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I wonder how to prove that given a Minimum Spanning Tree of a graph, the other spanning tree with the least common edge with Minimum Spanning Tree is always Maximum Spanning tree.

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  • $\begingroup$ Can you please explain what you mean by a "minimum spanning tree?" $\endgroup$ – Marwan Mizuri Mar 28 at 11:53
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    $\begingroup$ A minimum spanning tree of a weighted graph is a spanning tree of that graph with minimum total possible weights. You can find it here: en.m.wikipedia.org/wiki/Minimum_spanning_tree $\endgroup$ – Mohammad Farazi Mar 29 at 5:25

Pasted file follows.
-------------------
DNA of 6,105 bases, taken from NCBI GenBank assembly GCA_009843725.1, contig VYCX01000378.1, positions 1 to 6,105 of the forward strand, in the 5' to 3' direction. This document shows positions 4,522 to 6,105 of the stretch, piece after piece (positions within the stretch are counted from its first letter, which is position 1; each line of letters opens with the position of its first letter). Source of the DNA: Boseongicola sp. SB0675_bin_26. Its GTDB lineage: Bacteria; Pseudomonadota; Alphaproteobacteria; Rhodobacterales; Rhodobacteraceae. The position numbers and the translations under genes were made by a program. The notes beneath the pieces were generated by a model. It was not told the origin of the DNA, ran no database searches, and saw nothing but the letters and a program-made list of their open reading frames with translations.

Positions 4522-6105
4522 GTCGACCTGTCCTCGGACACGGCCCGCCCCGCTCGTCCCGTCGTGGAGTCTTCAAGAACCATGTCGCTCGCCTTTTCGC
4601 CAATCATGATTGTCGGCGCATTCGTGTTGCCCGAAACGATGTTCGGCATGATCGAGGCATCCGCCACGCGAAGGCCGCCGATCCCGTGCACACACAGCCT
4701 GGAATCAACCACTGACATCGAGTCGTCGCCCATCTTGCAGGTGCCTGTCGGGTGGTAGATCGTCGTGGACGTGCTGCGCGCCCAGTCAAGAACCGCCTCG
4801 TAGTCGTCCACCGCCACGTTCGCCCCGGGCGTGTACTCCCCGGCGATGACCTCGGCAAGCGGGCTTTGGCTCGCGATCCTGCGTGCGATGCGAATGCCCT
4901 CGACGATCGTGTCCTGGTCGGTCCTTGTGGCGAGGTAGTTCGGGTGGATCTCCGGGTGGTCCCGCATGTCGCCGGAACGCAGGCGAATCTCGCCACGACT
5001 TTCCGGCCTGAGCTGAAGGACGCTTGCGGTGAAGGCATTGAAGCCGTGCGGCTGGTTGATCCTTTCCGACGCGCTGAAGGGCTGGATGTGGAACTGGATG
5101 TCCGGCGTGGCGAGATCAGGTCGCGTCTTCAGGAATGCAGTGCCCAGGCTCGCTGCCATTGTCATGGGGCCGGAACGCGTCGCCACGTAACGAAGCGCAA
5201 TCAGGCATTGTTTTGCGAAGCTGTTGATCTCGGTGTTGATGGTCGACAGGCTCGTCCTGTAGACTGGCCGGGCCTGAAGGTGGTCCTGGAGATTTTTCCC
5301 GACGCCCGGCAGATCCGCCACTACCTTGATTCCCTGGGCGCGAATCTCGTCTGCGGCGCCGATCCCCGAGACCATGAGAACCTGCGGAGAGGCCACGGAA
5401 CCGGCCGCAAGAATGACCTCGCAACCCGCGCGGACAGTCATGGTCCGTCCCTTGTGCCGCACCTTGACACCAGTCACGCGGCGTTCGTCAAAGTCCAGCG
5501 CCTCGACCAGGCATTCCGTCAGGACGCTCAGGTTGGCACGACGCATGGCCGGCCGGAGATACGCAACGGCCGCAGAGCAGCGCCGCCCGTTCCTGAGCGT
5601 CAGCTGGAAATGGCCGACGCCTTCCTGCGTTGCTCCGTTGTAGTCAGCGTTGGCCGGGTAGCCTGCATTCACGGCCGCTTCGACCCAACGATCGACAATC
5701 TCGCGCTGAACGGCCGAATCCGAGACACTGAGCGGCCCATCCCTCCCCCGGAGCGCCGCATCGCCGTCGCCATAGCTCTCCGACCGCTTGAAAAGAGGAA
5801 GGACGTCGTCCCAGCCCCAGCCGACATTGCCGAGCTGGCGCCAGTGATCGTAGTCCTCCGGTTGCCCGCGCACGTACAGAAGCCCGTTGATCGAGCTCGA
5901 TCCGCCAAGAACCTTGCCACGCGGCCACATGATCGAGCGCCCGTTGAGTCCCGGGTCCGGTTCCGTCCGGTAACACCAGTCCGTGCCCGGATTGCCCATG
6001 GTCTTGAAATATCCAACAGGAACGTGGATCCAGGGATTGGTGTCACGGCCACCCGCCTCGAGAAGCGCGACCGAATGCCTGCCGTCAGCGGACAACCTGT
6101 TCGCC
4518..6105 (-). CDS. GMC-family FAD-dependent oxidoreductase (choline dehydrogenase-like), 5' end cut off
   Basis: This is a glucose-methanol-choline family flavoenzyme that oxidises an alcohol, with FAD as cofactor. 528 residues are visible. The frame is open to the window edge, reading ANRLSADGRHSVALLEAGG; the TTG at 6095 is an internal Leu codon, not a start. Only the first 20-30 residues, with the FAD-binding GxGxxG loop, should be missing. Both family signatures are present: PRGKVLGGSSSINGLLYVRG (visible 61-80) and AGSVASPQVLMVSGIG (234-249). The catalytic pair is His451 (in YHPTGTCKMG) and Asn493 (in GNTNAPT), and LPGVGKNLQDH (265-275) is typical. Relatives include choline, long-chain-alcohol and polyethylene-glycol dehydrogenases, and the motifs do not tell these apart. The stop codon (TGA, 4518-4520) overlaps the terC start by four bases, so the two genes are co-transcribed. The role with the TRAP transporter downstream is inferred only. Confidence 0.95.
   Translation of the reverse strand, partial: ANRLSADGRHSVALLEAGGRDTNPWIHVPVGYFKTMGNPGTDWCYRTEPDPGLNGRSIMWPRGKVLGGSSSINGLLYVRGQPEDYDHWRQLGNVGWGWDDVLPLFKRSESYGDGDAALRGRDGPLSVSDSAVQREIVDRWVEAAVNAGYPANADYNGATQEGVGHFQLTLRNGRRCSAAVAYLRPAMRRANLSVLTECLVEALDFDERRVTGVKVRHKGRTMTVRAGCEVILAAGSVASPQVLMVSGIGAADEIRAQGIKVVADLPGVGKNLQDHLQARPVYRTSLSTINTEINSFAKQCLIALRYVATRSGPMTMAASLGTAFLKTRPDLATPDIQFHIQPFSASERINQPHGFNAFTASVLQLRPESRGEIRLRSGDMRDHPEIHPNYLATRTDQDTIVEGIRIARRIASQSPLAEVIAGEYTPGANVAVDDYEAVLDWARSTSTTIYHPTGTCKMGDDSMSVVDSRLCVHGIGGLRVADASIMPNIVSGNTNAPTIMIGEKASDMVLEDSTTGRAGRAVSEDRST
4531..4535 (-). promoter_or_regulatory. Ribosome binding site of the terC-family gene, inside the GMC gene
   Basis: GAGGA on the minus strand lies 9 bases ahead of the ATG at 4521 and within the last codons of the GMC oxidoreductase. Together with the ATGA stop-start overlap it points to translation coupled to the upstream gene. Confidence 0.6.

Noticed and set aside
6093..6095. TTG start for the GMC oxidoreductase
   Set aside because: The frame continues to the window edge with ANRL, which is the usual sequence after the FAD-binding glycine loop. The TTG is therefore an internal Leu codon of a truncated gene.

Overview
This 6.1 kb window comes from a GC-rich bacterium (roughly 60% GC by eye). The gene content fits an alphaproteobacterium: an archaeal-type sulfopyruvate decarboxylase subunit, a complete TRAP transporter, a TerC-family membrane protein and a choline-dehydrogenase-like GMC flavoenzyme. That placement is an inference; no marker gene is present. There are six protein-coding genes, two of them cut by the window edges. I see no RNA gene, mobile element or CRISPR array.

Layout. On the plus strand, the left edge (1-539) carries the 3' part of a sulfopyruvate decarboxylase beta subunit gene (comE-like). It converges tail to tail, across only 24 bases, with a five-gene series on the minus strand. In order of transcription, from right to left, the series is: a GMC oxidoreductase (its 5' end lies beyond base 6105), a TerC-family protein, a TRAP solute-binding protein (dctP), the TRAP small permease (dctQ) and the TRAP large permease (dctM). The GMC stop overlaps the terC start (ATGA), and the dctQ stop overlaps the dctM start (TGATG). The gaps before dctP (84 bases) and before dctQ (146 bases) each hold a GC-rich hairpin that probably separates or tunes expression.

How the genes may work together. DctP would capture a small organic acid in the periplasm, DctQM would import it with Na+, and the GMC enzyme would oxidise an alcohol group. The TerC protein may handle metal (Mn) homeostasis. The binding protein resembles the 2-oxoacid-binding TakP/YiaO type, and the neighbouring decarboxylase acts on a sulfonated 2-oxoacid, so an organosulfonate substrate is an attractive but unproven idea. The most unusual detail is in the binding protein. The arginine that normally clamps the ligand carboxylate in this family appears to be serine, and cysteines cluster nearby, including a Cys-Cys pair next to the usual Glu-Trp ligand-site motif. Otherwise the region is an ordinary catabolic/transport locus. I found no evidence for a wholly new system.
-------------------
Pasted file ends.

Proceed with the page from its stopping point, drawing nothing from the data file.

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I suppose that “the other spanning tree with the least common edge with Minimum Spanning Tree” means that if $T’$ is a spanning tree with minimum number of common edges with a given minimum spanning tree $T$. Then the claim may fail and $T’$ can be non-maximal. For instance, let $G=K_5$ be a complete graph with $n=5$ vertices. Let weight of a fixed edge $e$ of $G$ is $2$ and weights of all other edges of $G$ are $1$. Let $T$ be a spanning tree of $G$. Then $T$ is a minimum spanning tree iff $e$ is not an edge of $T$ and $T$ is a maximum spanning tree iff $e$ is an edge of $T$. To refute the claim it remains to note that there are two edge-disjoint spanning trees of $G$ not containing $e$.

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